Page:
Reading Randomized Rounding without Solving the Linear Program paper I came across this definition:

Let $P$ be a convex set in $\mathbb{R}^n$ and let $f$ be a linear function (not necessarily homogeneous) from $P$ to $\mathbb{R}^m$.

Correct me if I am wrong, but $f$ is a non-homogenous function that takes a set of points in $\mathbb{R}^n$ and returns a set of points in $\mathbb{R}^m$?


1 Answer 1


A homogeneous function $f$ satisfies $f(ax)=af(x)$ for scalars.

When $f(x)=Ax+b$ is linear, this is to say that $b=0$. So a non-homogeneous linear function may have a non-zero constant vector term.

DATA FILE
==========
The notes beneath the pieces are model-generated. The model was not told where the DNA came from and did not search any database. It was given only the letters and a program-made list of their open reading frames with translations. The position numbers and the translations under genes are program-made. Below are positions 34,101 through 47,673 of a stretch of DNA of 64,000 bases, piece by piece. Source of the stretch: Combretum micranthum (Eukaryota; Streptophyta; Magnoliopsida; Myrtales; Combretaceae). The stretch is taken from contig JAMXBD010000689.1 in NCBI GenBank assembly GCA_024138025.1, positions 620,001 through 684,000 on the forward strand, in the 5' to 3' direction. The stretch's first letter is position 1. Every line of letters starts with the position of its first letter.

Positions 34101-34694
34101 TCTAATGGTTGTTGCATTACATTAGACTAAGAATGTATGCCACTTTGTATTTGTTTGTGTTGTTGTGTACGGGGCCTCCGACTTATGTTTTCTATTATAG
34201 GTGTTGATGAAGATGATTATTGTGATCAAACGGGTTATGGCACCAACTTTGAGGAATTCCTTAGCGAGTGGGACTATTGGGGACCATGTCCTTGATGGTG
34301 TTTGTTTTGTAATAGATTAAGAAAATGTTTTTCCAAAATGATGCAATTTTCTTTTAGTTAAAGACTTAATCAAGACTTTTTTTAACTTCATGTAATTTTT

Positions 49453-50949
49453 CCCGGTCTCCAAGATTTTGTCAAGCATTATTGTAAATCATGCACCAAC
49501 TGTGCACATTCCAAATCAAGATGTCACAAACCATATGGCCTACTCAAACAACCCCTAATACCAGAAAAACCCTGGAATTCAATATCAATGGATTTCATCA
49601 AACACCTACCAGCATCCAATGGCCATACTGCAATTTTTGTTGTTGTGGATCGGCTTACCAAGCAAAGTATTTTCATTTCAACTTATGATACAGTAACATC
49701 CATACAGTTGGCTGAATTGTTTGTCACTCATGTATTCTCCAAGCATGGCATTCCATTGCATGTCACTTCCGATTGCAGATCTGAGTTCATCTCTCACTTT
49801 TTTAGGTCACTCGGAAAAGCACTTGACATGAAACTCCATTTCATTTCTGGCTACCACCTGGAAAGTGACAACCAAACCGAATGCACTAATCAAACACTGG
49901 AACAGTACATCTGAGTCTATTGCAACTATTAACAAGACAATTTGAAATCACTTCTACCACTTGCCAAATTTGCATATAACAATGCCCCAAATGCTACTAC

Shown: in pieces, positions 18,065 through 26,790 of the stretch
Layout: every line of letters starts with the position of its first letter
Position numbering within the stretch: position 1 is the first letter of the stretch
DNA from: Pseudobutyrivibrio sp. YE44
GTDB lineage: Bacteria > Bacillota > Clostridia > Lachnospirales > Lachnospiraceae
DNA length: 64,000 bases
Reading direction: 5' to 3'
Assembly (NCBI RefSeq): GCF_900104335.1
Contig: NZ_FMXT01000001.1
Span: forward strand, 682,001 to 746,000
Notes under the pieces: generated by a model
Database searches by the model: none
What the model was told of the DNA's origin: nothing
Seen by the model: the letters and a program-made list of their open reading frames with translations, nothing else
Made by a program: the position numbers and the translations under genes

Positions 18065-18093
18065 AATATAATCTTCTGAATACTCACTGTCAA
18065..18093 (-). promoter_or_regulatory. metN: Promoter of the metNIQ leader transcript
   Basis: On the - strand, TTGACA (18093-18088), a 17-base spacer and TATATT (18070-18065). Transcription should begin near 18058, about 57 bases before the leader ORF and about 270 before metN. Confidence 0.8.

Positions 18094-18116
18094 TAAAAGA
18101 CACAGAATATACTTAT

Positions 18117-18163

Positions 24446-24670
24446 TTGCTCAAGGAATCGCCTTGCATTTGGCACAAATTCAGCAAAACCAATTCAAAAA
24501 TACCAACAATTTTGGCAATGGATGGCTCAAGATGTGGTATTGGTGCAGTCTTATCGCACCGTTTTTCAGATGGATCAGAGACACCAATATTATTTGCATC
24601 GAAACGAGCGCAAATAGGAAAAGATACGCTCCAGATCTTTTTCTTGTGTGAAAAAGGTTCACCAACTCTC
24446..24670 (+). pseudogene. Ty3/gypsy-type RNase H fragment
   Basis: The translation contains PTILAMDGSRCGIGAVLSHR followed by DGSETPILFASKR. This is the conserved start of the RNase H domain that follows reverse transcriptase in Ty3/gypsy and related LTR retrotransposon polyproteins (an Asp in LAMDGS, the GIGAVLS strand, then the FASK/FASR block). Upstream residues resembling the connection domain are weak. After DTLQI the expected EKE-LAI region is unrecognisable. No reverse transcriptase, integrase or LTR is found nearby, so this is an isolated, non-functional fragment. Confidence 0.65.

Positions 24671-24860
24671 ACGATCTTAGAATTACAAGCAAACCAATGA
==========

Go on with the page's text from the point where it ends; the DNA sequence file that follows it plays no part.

So in your case, $f$ may or may not be homogeneous/non-homogeneous. Strictly speaking it doesn't map $\mathbb{R}^n\to\mathbb{R}^m$, it maps $P\to\mathbb{R}^m$. But since $f$ is linear, the extension is a natural one, and it makes good sense to just think of it as mapping $\mathbb{R}^n\to\mathbb{R}^m$.


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